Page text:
Prevent Exposure to Bloodborne Pathogens When Giving First Aid

While we hope it never happens, there may be a time where you have to help an injured coworker and provide first aid for any kind of blood-producing wound. So it's important to know about bloodborne pathogens (BBPs) and how to reduce the risks of contamination.

Bloodborne pathogens are diseases transmitted through contact with human blood or other bodily fluids. (Note: This does not include sweat. You can't get a bloodborne disease from someone else's sweat.)

These diseases include HIV/AIDS, Hepatitis A, B, and C, and tuberculosis (TB). The CDC also includes staph and strep infections, gastroenteritis-salmonella, and shigella, pneumonia, syphilis, malaria, measles, chicken pox, herpes, urinary tract infections, and blood infections.

600px-Biohazard_symbol_(red).jpgBasically, if a BBP enters another person's bloodstream through an open cut or a mucosal membrane (such as getting a blood droplet in your eye or nose), they can become infected and contract the same disease.

If someone becomes injured and you're going to provide first aid, it's important that you take steps to reduce your exposure to potentially-contaminated blood. This is sometimes referred to as Universal Precautions, which means treating all human blood and fluids (except sweat) as if they were known to to be infected with BBPs. That includes wearing the proper protective equipment when giving first aid.

All of our trucks and job sites have first aid kits that contain nitrile gloves (made from allergy-free products that feel like latex), face masks, micro-shields, and safety glasses. They must be used by all first aid providers before rendering any kind of first aid.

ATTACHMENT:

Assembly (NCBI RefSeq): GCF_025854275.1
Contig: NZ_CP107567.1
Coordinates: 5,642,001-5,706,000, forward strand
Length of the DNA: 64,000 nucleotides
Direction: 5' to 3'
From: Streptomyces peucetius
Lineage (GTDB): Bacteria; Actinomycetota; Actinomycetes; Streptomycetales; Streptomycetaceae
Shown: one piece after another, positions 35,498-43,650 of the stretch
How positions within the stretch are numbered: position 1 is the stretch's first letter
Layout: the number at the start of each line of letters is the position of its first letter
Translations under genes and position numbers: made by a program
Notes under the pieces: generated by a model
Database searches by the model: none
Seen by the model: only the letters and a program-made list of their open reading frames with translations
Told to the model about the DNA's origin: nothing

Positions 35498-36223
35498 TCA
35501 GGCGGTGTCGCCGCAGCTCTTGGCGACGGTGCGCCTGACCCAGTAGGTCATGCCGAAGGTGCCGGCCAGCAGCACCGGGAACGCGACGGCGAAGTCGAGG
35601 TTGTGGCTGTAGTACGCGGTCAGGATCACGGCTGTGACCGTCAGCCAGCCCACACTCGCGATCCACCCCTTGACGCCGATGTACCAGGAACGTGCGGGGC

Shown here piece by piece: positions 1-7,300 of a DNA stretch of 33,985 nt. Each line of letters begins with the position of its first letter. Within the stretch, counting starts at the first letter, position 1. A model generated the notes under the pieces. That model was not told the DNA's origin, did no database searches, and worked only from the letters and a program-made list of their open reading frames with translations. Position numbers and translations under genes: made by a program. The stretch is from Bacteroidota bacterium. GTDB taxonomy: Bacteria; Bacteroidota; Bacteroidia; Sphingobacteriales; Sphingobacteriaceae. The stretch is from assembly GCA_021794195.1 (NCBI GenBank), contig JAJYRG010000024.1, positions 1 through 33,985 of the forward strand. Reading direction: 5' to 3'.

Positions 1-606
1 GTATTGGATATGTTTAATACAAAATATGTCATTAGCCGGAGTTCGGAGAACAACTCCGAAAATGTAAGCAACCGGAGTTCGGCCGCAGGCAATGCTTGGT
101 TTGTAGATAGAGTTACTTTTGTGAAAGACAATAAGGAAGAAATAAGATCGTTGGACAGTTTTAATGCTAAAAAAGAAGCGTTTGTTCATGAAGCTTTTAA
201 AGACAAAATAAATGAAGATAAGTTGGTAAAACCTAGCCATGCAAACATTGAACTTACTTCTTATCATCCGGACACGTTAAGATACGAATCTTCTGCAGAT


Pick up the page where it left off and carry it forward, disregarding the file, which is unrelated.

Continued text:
We also provide BBP kits for disposing of all medical waste and cleaning materials. All medical waste — bandages, bandage wrappers, medical sponges, nitrile gloves, cleaning material — must be placed in the appropriate bag and given to the first responders for proper disposal. If EMTs are on the scene, they have the facilities and know-how to properly dispose of the medical waste, so make sure they take it. If you transport an injured coworker to the hospital yourself, be sure to take the disposal bag with you. Do not just dispose of it in the regular trash or leave it behind.

When cleaning up, use the materials provided or a combination of bleach and water. Never reuse cleaning materials used to clean up medical waste. Dispose of everything once it has been used or even just opened.

If you believe you were exposed to biological fluids on the job site, or you notice that you or someone else failed to follow these precautions, notify your supervisor immediately. Even if the injured person is confident that they don't have any bloodborne diseases, that doesn't mean they don't. They could have been unknowingly exposed themselves years ago without realizing it.

Of course, the best way to prevent being exposed to BBPs is to avoid being injured in the first place. Practice safety at all times, and encourage your coworkers to do the same.

If you have any questions about protecting yourself from bloodborne pathogens, please ask your foreman. Remember to wear the right equipment if you have to administer first aid, even for small cuts and scrapes. And let your supervisor know if you think you were exposed, however briefly, to possible contamination.

Photo credit: MarianSigler (Wikimedia Commons, Public Domain)
Posted: 7/26/2018 1:00:00 PM by Abby Bath